All SEE in Milan

One of the most beautiful countries in the world, Italy is well known for its rich art and culture, and for its numerous landmarks. With 54 UNESCO World Heritage Sites, more than any other country in the world, and an estimated 100,000 monuments of any sort (churches, palaces, museums, fountains, sculptures and archaeological remains), Italy is home to about half of the world’s artistic treasures. And if you are looking for inspiration, here is a list of Italy’s best-known attractions and sights…

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    Milan Cathedral of the Nativity of Saint Mary

    The Cathedral of the Nativity of Saint Mary, better known as Duomo di Milano, is the largest church in Italy and the fourth largest in the world. The Cathedral, which took almost six hundred years to complete, is the most important tourist attraction in Milan and the most famous symbol of the city.   SHORT HISTORY Once, on the place where the Duomo stands today, there was the ancient Cathedral of Santa Maria Maggiore and the Basilica of Santa Tecla. After the collapse of the bell tower of the cathedral, the Archbishop Antonio de’ Saluzzi, supported by the population, proposed in 1386 the building of a new and larger cathedral. For the new church, both previous churches were demolished. In January 1387, the foundations of the pylons were laid. The chief architect was Simone d’Orsenigo, who, in 1388, began the perimeter walls. Between 1389 and 1390, the French Nicolas de Bonaventure was commissioned to design the windows. In 1393, the first capital of the pillars was sculpted by Giovannino de’ Grassi, who was the main architect of the work until his death, in 1398. In 1400, Filippino degli Orgi took his place, who focused on the construction of the apse Read more [...]

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    Castello Sforzesco

    Castello Sforzesco, one of the largest castles in Europe, was built in the 15th century by Francesco Sforza. Located outside the historical center of Milan, the castle was one of the main military citadels of Europe between the 16th and 17th centuries. Restored between 1890 and 1905, it is now home to cultural institutions and important museums.   SHORT HISTORY Between 1360 and 1370, a fortification was built on this place by Gian Galeazzo Visconti, the first Duke of Milan. The fortification was called Castello di Porta Giovia and had a defensive function. Castello di Porta Giovia was a square-shaped castle with 200 meters long sides and four towers at the corners, two of which were particularly imposing, and 7 meters thick walls. The building became a permanent residence of the Visconti dynasty, to be later destroyed in 1447 by the newborn Repubblica Ambrosiana, founded by the Milanese nobles. After the fall of the Ambrosian Republic, the new Duke of Milan, Francesco Sforza, began the reconstruction of the castle in 1450, to make it his residence. In 1452, the architect Filarete was hired by the Duke for the construction and decoration of the median tower, which is still called Torre Read more [...]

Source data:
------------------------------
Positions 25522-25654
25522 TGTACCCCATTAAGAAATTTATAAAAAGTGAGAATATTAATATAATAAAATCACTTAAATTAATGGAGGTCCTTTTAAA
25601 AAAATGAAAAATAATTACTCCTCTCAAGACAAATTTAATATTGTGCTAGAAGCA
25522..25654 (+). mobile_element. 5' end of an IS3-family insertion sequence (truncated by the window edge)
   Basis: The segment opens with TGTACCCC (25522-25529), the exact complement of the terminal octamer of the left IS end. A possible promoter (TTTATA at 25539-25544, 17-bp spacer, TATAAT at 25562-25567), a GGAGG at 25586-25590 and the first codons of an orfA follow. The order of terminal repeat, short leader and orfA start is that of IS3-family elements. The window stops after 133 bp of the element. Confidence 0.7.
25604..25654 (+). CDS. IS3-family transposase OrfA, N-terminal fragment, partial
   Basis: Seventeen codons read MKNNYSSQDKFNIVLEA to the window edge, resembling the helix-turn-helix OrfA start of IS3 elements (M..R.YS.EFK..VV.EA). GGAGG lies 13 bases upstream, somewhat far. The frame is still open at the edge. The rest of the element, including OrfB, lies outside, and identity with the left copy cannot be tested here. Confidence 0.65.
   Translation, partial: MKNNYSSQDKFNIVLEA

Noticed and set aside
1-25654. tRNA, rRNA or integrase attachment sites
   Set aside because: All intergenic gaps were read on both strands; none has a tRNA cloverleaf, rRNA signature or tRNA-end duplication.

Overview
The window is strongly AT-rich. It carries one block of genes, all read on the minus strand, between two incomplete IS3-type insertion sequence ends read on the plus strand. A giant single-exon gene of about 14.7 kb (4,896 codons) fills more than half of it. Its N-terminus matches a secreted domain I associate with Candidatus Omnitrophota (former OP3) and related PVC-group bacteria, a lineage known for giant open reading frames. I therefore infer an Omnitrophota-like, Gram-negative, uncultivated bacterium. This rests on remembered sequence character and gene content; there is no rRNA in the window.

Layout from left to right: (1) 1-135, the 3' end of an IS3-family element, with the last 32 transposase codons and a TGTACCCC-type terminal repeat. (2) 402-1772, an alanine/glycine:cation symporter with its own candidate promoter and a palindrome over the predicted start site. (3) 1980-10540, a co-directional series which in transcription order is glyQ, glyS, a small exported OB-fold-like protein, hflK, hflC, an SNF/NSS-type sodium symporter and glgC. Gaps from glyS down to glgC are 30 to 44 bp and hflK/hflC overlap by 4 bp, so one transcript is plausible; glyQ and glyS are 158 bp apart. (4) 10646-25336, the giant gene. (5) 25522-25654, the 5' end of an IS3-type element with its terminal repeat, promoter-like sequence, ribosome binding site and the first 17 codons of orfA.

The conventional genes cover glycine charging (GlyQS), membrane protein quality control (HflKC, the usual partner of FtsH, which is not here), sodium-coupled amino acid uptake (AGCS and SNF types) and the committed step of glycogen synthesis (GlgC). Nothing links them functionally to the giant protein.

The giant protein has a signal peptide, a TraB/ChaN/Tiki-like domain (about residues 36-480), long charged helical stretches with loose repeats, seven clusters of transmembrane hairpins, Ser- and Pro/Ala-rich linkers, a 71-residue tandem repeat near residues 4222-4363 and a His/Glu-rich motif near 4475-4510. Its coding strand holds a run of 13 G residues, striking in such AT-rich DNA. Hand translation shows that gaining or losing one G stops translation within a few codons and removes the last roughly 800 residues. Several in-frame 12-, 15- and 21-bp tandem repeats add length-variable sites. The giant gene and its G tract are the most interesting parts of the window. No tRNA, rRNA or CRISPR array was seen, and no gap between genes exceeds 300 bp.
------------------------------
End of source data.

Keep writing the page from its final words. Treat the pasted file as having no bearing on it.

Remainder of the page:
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    Piazza del Duomo

    Piazza del Duomo is the main square of Milan, and its true commercial center for over seven centuries. The square is the vital center of the city, the meeting point of the Milanese to celebrate important events and, together with the adjacent Cathedral of Milan, a desired destination for tourists from all over the world.   SHORT HISTORY The birth of the square can be traced back to Azzone Visconti, Lord of Milan from 1329 until his death, who, in order to create a useful space for mercantile activities, created the Arengo Square between the Churches of Santa Maria Maggiore and Santa Tecla. Gian Galeazzo Visconti, the first Duke of Milan, further enlarged the square, ordering the demolition of the bishop’s house in 1385 and the Baptistery of San Giovanni alle Fonti in 1387. In 1458, with the blessing of Pope Pius II, Francesco Sforza, the fourth Duke of Milan, obtained permission to demolish the Basilica of Santa Tecla to create a large square worthy of the Duomo, which, at that time, was under construction. In 1548, the architect Vincenzo Seregni created a new project for the Piazza del Duomo, but due to lack of funds, the only work that Read more [...]

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    Arco della Pace

    Arco della Pace is a triumphal arch in Milan, a neoclassical monument located between the beginning of Corso Sempione and the northern edge of the Sempione Park. The arch, inaugurated on 10 September 1838 during a ceremony attended by the newly crowned emperor Ferdinand I of Austria, is dedicated to the peace established between the European nations at the Vienna Congress of 1815.   SHORT HISTORY The first arch was built in January 1806, on the design of Luigi Cagnola, to celebrate the arrival in Milan of the newlyweds Eugène de Beauharnais, Viceroy of Italy, and Princess Augusta of Bavaria. The arch was raised on Corso di Porta Orientale, now Corso Venezia, and was built from canvas, plastic and timber. Given the success of the arch among foreign visitors, the council of Milan, the municipality of the time, decreed on 8 February that a new marble arch will be erected in a more appropriate place. The new work, designed also by Cagnola to celebrate the French victory in the Battle of Jena, was built starting with the autumn of 1807. The works were directed by Cagnola himself and supervised by Domenico Moglia, Nicola Pirovano, Francesco Peverelli and Bai Gio Battista, Read more [...]